175th Anniversary of the Office of Public Works || Art of the State: Inheritance, Development, Legacy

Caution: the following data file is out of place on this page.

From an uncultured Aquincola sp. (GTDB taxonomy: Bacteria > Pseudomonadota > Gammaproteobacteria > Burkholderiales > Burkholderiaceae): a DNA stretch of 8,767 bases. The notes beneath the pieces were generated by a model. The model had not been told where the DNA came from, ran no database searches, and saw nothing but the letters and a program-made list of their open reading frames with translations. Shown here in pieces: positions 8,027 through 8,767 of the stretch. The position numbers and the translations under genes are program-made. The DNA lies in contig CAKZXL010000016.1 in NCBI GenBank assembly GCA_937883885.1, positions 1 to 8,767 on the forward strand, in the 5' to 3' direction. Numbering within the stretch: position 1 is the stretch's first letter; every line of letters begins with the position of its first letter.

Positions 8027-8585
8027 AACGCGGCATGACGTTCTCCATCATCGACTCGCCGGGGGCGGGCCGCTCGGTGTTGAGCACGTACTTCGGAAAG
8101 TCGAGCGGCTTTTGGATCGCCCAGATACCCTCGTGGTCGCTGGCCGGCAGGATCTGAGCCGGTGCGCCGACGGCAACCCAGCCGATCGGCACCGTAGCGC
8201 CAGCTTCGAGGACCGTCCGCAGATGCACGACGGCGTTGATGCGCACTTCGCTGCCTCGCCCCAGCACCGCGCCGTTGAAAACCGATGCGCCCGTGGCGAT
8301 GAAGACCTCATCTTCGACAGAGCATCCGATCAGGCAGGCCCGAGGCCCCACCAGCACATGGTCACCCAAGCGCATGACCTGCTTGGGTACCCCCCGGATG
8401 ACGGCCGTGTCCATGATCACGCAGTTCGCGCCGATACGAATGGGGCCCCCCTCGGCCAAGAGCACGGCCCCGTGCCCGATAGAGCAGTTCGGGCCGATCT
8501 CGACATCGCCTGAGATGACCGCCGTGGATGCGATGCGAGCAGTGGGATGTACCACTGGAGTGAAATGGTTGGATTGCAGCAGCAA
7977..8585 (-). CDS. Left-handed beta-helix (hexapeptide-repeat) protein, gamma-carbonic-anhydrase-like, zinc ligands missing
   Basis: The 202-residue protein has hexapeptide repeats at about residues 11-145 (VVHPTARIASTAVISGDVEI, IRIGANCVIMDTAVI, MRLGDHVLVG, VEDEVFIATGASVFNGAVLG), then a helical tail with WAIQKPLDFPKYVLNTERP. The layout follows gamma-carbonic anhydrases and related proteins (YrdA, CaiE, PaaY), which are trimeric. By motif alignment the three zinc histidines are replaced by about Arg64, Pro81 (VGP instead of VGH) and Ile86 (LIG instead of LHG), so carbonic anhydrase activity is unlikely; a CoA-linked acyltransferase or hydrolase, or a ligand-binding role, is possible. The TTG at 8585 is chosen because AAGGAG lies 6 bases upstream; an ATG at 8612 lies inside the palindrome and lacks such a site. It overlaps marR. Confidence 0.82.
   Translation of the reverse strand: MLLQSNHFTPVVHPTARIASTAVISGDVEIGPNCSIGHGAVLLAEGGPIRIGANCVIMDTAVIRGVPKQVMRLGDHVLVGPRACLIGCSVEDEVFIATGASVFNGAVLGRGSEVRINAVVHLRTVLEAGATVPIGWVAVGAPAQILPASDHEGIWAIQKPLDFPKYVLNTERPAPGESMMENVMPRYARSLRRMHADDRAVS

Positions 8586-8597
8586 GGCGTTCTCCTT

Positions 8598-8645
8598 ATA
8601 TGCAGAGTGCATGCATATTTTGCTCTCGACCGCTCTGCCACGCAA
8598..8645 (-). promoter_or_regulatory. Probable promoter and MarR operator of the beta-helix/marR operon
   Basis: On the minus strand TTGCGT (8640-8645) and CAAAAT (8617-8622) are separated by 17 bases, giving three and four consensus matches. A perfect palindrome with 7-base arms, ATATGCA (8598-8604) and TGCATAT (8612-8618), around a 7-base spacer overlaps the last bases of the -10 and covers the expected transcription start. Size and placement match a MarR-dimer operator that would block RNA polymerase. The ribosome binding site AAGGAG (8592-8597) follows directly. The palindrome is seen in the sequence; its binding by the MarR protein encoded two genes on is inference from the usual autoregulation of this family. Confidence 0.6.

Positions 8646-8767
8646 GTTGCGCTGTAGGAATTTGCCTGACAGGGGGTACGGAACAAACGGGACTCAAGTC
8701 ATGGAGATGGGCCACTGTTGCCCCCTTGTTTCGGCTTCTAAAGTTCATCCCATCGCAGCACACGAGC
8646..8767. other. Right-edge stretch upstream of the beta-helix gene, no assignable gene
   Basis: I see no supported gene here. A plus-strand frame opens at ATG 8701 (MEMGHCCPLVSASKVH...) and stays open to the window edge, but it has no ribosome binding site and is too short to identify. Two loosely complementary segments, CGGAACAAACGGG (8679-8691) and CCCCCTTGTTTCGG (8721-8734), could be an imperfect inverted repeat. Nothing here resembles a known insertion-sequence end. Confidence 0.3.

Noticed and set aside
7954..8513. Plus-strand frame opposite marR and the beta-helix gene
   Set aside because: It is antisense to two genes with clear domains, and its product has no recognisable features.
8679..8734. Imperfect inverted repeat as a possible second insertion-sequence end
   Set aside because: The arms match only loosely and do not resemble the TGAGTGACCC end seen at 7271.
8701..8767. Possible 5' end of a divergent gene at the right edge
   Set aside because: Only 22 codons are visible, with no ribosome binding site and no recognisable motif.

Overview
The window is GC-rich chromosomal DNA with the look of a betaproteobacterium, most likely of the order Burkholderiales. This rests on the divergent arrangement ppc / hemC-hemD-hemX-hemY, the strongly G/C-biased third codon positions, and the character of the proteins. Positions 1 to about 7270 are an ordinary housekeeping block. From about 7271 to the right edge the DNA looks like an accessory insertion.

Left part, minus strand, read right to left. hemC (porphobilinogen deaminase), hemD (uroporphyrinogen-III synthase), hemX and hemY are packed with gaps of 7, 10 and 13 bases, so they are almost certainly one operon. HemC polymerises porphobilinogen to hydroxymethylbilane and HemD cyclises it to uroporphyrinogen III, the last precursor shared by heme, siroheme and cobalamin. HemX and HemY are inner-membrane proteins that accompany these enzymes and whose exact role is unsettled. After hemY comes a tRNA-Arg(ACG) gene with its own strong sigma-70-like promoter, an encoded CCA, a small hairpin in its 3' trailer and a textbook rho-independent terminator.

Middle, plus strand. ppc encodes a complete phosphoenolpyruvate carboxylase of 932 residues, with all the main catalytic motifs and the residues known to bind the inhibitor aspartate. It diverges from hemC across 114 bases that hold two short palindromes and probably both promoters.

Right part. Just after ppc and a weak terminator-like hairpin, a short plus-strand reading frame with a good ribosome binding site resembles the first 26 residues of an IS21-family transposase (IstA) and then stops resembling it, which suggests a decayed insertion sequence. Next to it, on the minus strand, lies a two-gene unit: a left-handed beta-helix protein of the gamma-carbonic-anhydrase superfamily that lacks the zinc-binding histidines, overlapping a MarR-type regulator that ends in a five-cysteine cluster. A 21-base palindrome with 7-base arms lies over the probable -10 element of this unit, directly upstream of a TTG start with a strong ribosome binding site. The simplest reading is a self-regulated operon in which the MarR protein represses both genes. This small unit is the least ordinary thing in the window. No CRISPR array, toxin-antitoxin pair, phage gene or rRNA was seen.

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<ul><li><p>Irish Arts Review</p><p>Art of the State: Inheritance, Development, LegacyAuthor(s): Jacquie MooreSource: Irish Arts Review (2002-), Vol. 23, 175th Anniversary of the Office of Public Works(2006), pp. 6-11Published by: Irish Arts ReviewStable URL: http://www.jstor.org/stable/25503510 .Accessed: 12/06/2014 23:46</p><p>Your use of the JSTOR archive indicates your acceptance of the Terms &amp; Conditions of Use, available at .http://www.jstor.org/page/info/about/policies/terms.jsp</p><p> .JSTOR is a not-for-profit service that helps scholars, researchers, and students discover, use, and build upon a wide range ofcontent in a trusted digital archive. We use information technology and tools to increase productivity and facilitate new formsof scholarship. For more information about JSTOR, please contact support@jstor.org.</p><p> .</p><p>Irish Arts Review is collaborating with JSTOR to digitize, preserve and extend access to Irish Arts Review(2002-).</p><p>http://www.jstor.org </p><p>This content downloaded from 62.122.78.43 on Thu, 12 Jun 2014 23:46:50 PMAll use subject to JSTOR Terms and Conditions</p><p>http://www.jstor.org/action/showPublisher?publisherCode=iarhttp://www.jstor.org/stable/25503510?origin=JSTOR-pdfhttp://www.jstor.org/page/info/about/policies/terms.jsphttp://www.jstor.org/page/info/about/policies/terms.jsp</p></li><li><p>II ART OF THE STATE - INHERITANCE, DEVELOPMENT, LEGACY </p><p>6 | </p><p>OPW 175TH ANNIVERSARY EDITION </p><p>This content downloaded from 62.122.78.43 on Thu, 12 Jun 2014 23:46:50 PMAll use subject to JSTOR Terms and Conditions</p><p>http://www.jstor.org/page/info/about/policies/terms.jsp</p></li><li><p>175 OPW </p><p>The Office of Public Works Oifig na nOibreacha Poibli </p><p>Art of the State </p><p>Inheritance, development, legacy </p><p>JACQUIE MOORE charts the constantly evolving role of the OPW in purchasing and </p><p>commissioning contemporary art works for new State buildings </p><p>In December 2004, the Government launched </p><p>Public Art: Per Cent for Art Scheme, General </p><p>National Guidelines - </p><p>2004.l The OPW was one </p><p>of several government departments who played a </p><p>role in the formation of these national guidelines. </p><p>However, the OPW has long been involved in art proj </p><p>ects, beginning in the 19th century. </p><p>Since its establishment by a British Act of Parliament </p><p>in 1831, the OPW has played a principal role in the </p><p>provision of government buildings in Ireland and </p><p>abroad. With these properties came the responsibility </p><p>for their contents, including furniture and art works. In </p><p>the 19th century, the OPW was responsible for the </p><p>management of Dublin Castle and also the residences </p><p>of the British Government officials in the Phoenix Park; </p><p>the Under Secretary's Lodge (now the site of the </p><p>Phoenix Park Visitors Centre), the residence of the </p><p>Chief Secretary (now home to the American </p><p>Ambassador), and the Viceregal Lodge (now Aras an </p><p>Uachtar?in). These properties and others such as the </p><p>Royal Hospital Kilmainham, yielded the majority of art </p><p>works (Fig 5) inherited by the Irish Government in </p><p>1922 following the departure of the British administra </p><p>tion. The collection contained portraits of British mon </p><p>archs, lords lieutenant, political monuments and sculp </p><p>tures in public parks. The OPW Art Management </p><p>Office continues to monitor these art works and has </p><p>responsibility for their care and conservation. </p><p>In more recent years, the OPW's dual responsibili </p><p>ties as an architectural practice and procurement </p><p>agency for other government departments has ensured </p><p>its central role in art acquisition. In the OPW, the </p><p>management of art works has always been undertaken </p><p>at the most senior level. Over the years, past chairmen, </p><p>commissioners, secretaries and principal architects </p><p>have taken part in the commissioning and purchasing </p><p>of art works on behalf of the state. </p><p>In its formative years, the role of the OPW in </p><p>relation to art acquisition was split into two distinctive </p><p>categories: the active commissioning of art works such </p><p>as portraits and portrait busts of national leaders; and </p><p>the management of procedures leading to the installa </p><p>tion and erection of monuments of national impor </p><p>tance. Since the 1970s, the OPW has been involved in </p><p>the purchasing and commissioning of contemporary art </p><p>works. In 1974, the OPW first acquired contemporary </p><p>art works for new buildings and Irish embassies </p><p>abroad, taking advantage of the Joint Purchase </p><p>Scheme established by the Arts Council in the late </p><p>1960s (Fig 9). In 1978 the OPW requested permis sion from the Department of </p><p>Finance to operate per </p><p>cent for art funding in </p><p>Ireland for the first time and </p><p>stated its case as follows: </p><p>'The provision of </p><p>works of art of various </p><p>kinds has come to be an </p><p>accepted feature of mod </p><p>ern office blocks and similar </p><p>i </p><p>1 Barrie Cooke </p><p>Whitethorn Bush </p><p>1966 oil on canvas </p><p>154 x 128cm </p><p>2 Janet Mullarney </p><p>The Offering 2001 bronze </p><p>23 x 36 x 15cm </p><p>OPW 175TH ANNIVERSARY EDITION | </p><p>7 </p><p>This content downloaded from 62.122.78.43 on Thu, 12 Jun 2014 23:46:50 PMAll use subject to JSTOR Terms and Conditions</p><p>http://www.jstor.org/page/info/about/policies/terms.jsp</p></li><li><p>The OPW has remained committed to exploring the </p><p>relationship between art and architecture in hundreds of public buildings throughout Ireland </p><p>3 Michael Boran </p><p>The Projectionist 1997 cibachrome </p><p>photograph 70 x 94cm </p><p>Image courtesy the artist </p><p>4 Andrew Folan </p><p>Revelation 1995 </p><p>etching and </p><p>photography 125 x 94cm </p><p>5 Gaetano Gondolfi </p><p>(1734-1802) Juno </p><p>and the Peacocks </p><p>oil on canvas </p><p>101 x 101cm </p><p>6 Kate Warner </p><p>Clothesline 2005 </p><p>oil on panel 40.5 x 43cm </p><p>buildings. It is the practice for developers to have such </p><p>works incorporated in the design of their buildings and </p><p>the public and the occupants of such premises now </p><p>expect to see them. They add a desirable dimension to </p><p>structures which can be very prosaic and uniform in </p><p>their construction and finishes. They also provide an </p><p>outlet for artistic talent in the country and give much </p><p>needed opportunities for employment... we now </p><p>seek the sanction of the Minister for ^^^^m </p><p>Finance to the expenditure of funds ^^^^^^^^^k on works of art in selected new </p><p>^^^^^^^^^H buildings. We consider 1% of the ^^^^^^^^^^H cost of a building or say ?6,000 ^^^^^^^^^^^B whichever is the lesser would be ^^^^^^^^^^^^B the correct proportion of cost to ^^^^^^^^^^^H spend on such works.'2 ^^^^^^^^^^^H </p><p>Happily the Department of ^^^^^^^^^^^B Finance agreed to the request and ^^^^^^^^^^H the OPW has remained committed ^^^^^^^^^H to exploring the relationship between ^^^^^^^^| art and architecture in hundreds of public ^^^^^B </p><p>building projects throughout Ireland. Today, the LI </p><p>OPW has responsibility for over 7,000 art works locat </p><p>ed in public properties throughout Ireland. </p><p>The OPW Art Management Group was set up in the </p><p>early 1990s to formalise policies and procedures in </p><p>terms of the OPW's acquisition and collection manage </p><p>ment activities as it had become apparent that the OPW </p><p>was responsible for a substantial number of historic and </p><p>contemporary art works. Since its formation, the Group </p><p>has comprised senior personnel in the OPW, including </p><p>the Chairman, Commissioners and the Principal </p><p>Architect. The first Art Adviser to the OPW was Noel </p><p>de Chenu, HRHA, who was then the retired principal </p><p>architect. The current Art Adviser is Patrick J Murphy, </p><p>HRHA. Other business units within the OPW are rep </p><p>resented on the Group, including Architectural </p><p>Services, Board Support, Facilities Management, </p><p>^^^^^ and the Art Management Office. </p><p>^^^^^^^^ One of the best practice principles set </p><p>^^^^^^^^^L down in the recent National </p><p>^^^^^^^^^^L Guidelines is that public engagement </p><p>^^^^^^^^^^A with the art works is an essential </p><p>^^^^^^^^^^^k part of the process. Since 1991, </p><p>^^^^^^^^^^^1 the OPW has toured an </p><p>^^^^^^^^^^^H exhibition, entitled 'Art of the </p><p>^^^^^^^^^^^m State'. Over the years, paintings, </p><p>^^^^^^^^^^m sculpture and original prints have </p><p>^^^^^^^^W been exhibited in venues throughout </p><p>^^^^^^^^ Ireland and abroad. Since 1997, the </p><p>^^^^^ Department of Finance and Personnel of </p><p>Li Northern Ireland has co-operated with the OPW </p><p>in the exhibition, exhibiting a selection of works it has </p><p>purchased for the Northern Ireland Civil Service </p><p>Collection (N1CS). The NICS has been in existence since </p><p>the early 1960s and represents the works of more than </p><p>540 artists, mainly from Ulster. This joint exhibition has </p><p>proved an important joint cultural venture between </p><p>North and South, with ministerial involvement and sup </p><p>port from Irish, Northern Irish and UK Governments. </p><p>8 I </p><p>OPW 175TH ANNIVERSARY EDITION </p><p>This content downloaded from 62.122.78.43 on Thu, 12 Jun 2014 23:46:50 PMAll use subject to JSTOR Terms and Conditions</p><p>http://www.jstor.org/page/info/about/policies/terms.jsp</p></li><li><p>ART OF THE STATE - INHERITANCE, DEVELOPMENT, LEGACY </p><p>/ _ r * </p><p>The 2006 touring exhibition is entitled 'Reflections'. </p><p>Most of the works have been purchased very recently </p><p>for new building projects and some of them are by </p><p>recent art college graduates (Fig 6). The Art </p><p>Management Group initiated a policy within the </p><p>OPW to support the work of emerging artists and this </p><p>has proved a very successful venture (Figs 8&amp;l10) dis </p><p>playing innovative art works in non-gallery public </p><p>spaces - in garda stations, local government offices, </p><p>courthouses, and social welfare offices. Both the visit </p><p>ing public and the staff working there have the oppor </p><p>tunity to engage with contemporary art. </p><p>This year sees the publication of the fourth volume </p><p>in the series Art in State Buildings. This summary illus </p><p>trated catalogue lists details of all art works commis </p><p>sioned and purchased by the OPW between 1995 and </p><p>2005. Earlier catalogues have documented the periods </p><p>between 1922 and 1995. This new volume reflects the </p><p>increase in the number of art works due to the govern </p><p>ment's initial adoption of a per cent for art scheme in </p><p>Ireland in 1994 and the increased funding levels deliv </p><p>ered in 1997. An analysis of the art works acquired in </p><p>the period reflects the commitment the OPW has to </p><p>implementing the scheme in all its building projects. </p><p>Other government departments operating the scheme, </p><p>such as the Department of Environment and Local </p><p>Government in relation to the roads and community </p><p>projects; the Department of Health and Children in </p><p>relation to hospitals; and the Department of Education </p><p>and Science in relation to schools and colleges, will </p><p>have undertaken art projects which reflect the nature </p><p>of the work they do and the environment in which </p><p>their per cent for art funding has been generated. </p><p>The OPW Art Management Group has embraced </p><p>the challenge of placing contemporary Irish art in the </p><p>public domain. However, the OPW places art in work </p><p>Patrick J Murphy Patrick Murphy ?s a renowned authority on contemporary Irish art, </p><p>and also a keen collector. He was born in New Ross, Co Wexford, </p><p>in 1939. In the course of a distinguished career in brewing he worked </p><p>for Guinness in Dublin, London, Malaysia and Ghana, returning to </p><p>Dublin in 1973, before joining the Irish malting industry as managing </p><p>director of Irish Malt Exports Limited. </p><p>As a passionate collector of art himself, he has always been </p><p>generous with his business expertise in the cause of art, and has a </p><p>long and honourable association with the burgeoning Irish art scene. </p><p>In 1980 he replaced the founder Michael Scott as Chairman of </p><p>Rose, the pioneering Irish Exhibition of Contemporary Art. Some of </p><p>the main achievements of his chairmanship were obtaining the </p><p>Guinness Hop Store as a venue for art exhibi </p><p>tions and pioneering the Royal Hospital </p><p>Kilmainham as an exhibition space for inter </p><p>national contemporary art. </p><p>He has been a Trustee of the National Self </p><p>Portrait Collection, Limerick since 1990 and </p><p>was a member of the Cultural Relations </p><p>Committee of the Department of Foreign Affairs </p><p>from 1981-1995. In 1990 he was awarded the </p><p>Lord Mayor of Dublin's Millennium Medal. In </p><p>1999 he was elected Honorary Member of the </p><p>RHA and awarded its gold medal. He was </p><p>Chairman of the Contemporary Irish Art Society </p><p>from 1990-2000, and was Chairman of the Arts Council from </p><p>2000-2003. He is a member of the International Council of the </p><p>Museum of Modern Art, New York, and was twice President of the </p><p>Irish Exporter's Association. He is currently Art Adviser to the Office </p><p>of Public Works. In this role, he advises on acquisitions, portrait </p><p>commissions, exhibitions and art policy. He describes his involve </p><p>ment: 'My aim as Art Adviser to the Office of Public Works is to </p><p>secure the best possible works of modern Irish art for display in pub </p><p>lic buildings, under the Government's Per Cent for Art Scheme. In </p><p>pursuit of this objective, many prints, paintings and sculptures by </p><p>recent graduates of the various Irish art colleges are purchased as </p><p>well as key works by more established artists. The hope is that these </p><p>modern works of art will improve the office environments of the many </p><p>people who visit and work in these spaces, and encourage them in </p><p>their enjoyment of art.' </p><p>ing buildings and this brings its own challenges in </p><p>terms of the display, security and care of art works. The </p><p>advantage of housing art in public buildings is that </p><p>99.9% of the art works are permanently on display, </p><p>with only a small number of works in storage awaiting </p><p>conservation or en route to a new location. </p><p>The relationship between the client department and </p><p>the Art Management Office is a crucial part of the </p><p>administration process and is very important when art </p><p>works are placed on permanent public display outside a </p><p>OPW 175TH ANNIVERSARY EDITION | </p><p>9 </p><p>This content downloaded from 62.122.78.43 on Thu, 12 Jun 2014 23:46:50 PMAll use subject to JSTOR Terms and Conditions</p><p>http://www.jstor.org/page/info/about/policies/terms.jsp</p></li><li><p>'Public art creates a dialogue with a people, a time and a place. The Per Cent for Art Scheme gives the Irish public the opportunity to experience a vast range </p><p>of contemporary art, borne out of capital construction </p><p>projects, in their everyday life' </p><p>10 I </p><p>This content downloaded from 62.122.78.43 on Thu, 12 Jun 2014 23:46:50 PMAll use subject to JSTOR Terms and Conditions</p><p>http://www.jstor.org/page/info/about/policies/terms.jsp</p></li><li><p>ART OF THE STATE - INHERITANCE, DEVELOPMENT, LEGACY II </p><p>9 10 </p><p>gallery environment. Unlike a public gallery, the envi </p><p>ronment is first and foremost concerned with the busi </p><p>ness of the government department operating in the </p><p>building; people are there primarily for a purpose other </p><p>than viewing art. When the department takes owner </p><p>ship of the art works and has pride in their display, the </p><p>art works have found a good home and an interested </p><p>audience. By the nature of its role, the OPW has limi </p><p>tations on the types of art works it acquires - </p><p>video, </p><p>installation and performance-based art projects do not </p><p>fit easily into office environments. Yet when these </p><p>media can be incorporated into a project, the Art </p><p>Management Group is keen to do so. In the OPW's </p><p>head office on St Stephen's Green, a poem by Paula </p><p>Meehan is displayed alongside a sculpture by Marie </p><p>Foley....</p></li></ul>